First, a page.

Disruptive ride-hailing company Uber has joined the growing ranks of companies testing driverless car technologies. However, while the technology may be progressing rapidly, the legal framework governing self-driving cars has the potential to hinder their mainstream rollout.
Just last month, Uber and a number of other companies operating in the driverless car space (including Google and Ford) formed the Self-Driving Coalition for Safer Streets. This coalition aims to influence policy and foster a regulatory framework that is supportive of self-driving cars, rather than obstructive. In many jurisdictions, the legal status of autonomous vehicles remains unclear. Features such as on-board cameras and data analytics also raise interesting data privacy and liability issues. We're starting to see greater legislative recognition though, with the UK and France among those countries now permitting testing of driverless vehicles on public roads.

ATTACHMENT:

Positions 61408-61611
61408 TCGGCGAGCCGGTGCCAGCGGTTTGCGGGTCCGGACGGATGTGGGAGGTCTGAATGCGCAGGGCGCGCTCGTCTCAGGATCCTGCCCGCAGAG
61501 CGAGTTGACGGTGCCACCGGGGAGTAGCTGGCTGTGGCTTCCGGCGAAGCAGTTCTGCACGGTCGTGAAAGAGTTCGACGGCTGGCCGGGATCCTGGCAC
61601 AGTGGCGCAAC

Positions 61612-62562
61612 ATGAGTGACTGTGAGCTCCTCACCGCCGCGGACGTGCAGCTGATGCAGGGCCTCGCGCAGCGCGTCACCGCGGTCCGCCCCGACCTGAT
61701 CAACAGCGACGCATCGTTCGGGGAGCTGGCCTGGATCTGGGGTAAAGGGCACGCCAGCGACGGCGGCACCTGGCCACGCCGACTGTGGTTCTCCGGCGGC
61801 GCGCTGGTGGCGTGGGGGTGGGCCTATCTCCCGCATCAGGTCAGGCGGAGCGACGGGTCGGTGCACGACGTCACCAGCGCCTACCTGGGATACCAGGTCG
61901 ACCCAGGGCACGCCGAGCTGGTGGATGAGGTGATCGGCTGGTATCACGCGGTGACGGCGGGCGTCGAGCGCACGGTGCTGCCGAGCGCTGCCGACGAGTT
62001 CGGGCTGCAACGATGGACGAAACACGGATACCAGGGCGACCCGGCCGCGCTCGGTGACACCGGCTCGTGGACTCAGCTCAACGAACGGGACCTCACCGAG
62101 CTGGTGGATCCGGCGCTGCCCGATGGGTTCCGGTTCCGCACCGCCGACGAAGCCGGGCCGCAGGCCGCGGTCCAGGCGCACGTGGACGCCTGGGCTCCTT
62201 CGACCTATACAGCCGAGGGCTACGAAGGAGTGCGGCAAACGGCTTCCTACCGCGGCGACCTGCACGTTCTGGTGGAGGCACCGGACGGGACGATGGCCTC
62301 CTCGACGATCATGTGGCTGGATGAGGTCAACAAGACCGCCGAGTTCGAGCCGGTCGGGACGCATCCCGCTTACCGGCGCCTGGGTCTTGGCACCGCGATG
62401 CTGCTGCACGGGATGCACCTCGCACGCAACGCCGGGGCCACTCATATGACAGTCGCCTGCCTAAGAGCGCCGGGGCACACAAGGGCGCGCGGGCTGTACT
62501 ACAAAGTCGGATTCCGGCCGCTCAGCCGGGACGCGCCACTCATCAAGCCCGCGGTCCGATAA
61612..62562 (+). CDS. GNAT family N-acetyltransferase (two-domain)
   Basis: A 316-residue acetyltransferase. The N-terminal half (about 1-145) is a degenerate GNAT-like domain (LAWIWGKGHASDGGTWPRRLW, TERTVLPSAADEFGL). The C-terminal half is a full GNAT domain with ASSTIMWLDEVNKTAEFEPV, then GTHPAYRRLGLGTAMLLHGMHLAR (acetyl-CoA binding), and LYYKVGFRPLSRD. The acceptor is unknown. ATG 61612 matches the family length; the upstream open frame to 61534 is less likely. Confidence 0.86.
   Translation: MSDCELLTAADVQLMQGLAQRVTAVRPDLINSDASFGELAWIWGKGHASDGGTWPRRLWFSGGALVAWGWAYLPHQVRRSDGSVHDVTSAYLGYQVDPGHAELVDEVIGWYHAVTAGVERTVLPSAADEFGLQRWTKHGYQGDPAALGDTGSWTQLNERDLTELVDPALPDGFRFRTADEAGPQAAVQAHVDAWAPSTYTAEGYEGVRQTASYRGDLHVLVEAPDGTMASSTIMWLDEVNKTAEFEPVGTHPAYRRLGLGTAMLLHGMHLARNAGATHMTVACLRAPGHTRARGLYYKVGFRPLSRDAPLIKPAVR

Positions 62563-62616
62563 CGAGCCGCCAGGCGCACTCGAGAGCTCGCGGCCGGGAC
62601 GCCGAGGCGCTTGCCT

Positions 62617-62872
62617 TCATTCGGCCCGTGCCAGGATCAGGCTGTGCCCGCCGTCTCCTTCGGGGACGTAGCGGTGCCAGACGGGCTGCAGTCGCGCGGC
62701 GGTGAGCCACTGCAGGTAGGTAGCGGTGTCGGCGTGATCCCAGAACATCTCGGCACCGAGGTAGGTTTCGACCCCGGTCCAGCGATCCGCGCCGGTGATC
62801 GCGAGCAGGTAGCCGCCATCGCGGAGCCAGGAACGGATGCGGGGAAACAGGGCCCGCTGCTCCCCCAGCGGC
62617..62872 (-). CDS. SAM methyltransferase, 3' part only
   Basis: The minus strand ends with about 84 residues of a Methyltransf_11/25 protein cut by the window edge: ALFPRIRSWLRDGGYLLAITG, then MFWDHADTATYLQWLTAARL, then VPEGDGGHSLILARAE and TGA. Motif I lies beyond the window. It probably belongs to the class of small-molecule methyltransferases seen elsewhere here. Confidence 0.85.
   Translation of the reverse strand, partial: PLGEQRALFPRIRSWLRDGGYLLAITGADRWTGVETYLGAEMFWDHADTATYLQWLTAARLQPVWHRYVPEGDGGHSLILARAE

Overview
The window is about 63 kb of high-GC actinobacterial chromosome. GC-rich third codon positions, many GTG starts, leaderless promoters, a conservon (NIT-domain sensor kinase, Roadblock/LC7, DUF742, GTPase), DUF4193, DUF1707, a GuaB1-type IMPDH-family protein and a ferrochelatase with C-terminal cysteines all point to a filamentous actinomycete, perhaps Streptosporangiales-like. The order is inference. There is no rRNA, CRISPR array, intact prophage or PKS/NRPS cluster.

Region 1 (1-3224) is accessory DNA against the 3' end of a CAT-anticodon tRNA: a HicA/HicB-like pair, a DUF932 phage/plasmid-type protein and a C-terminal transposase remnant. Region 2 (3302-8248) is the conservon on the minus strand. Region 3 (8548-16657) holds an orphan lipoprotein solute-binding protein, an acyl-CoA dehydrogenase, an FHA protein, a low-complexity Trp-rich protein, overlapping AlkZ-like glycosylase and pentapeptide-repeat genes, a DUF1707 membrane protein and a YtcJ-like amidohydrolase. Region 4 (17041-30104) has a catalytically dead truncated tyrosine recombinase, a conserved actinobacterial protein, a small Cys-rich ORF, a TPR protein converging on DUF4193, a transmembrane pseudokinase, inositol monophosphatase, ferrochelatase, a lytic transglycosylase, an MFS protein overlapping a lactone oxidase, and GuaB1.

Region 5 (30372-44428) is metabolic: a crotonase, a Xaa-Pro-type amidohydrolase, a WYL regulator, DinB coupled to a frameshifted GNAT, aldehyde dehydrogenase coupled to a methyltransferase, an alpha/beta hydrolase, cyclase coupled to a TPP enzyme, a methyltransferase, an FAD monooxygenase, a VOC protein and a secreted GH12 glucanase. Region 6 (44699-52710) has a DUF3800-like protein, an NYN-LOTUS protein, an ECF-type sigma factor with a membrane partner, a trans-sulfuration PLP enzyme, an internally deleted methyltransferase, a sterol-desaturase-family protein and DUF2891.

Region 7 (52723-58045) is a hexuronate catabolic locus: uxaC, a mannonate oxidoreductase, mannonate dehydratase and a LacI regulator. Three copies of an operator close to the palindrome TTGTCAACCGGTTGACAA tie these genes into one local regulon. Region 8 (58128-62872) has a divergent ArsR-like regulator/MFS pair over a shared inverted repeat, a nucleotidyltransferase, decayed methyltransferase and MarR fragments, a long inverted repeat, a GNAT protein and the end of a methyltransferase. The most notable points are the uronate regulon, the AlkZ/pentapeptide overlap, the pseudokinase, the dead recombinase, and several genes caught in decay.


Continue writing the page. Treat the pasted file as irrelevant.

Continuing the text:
With the availability and quality of drivers being one of Uber's biggest challenges, driverless cars may prove the answer - however the road is unlikely to be a smooth one.
US car-hailing company Uber has joined the race for driverless car technology, confirming it is testing a vehicle on the streets of Pittsburgh. The company said in a statement it had outfitted a Ford Fusion with radar, laser scanners and cameras.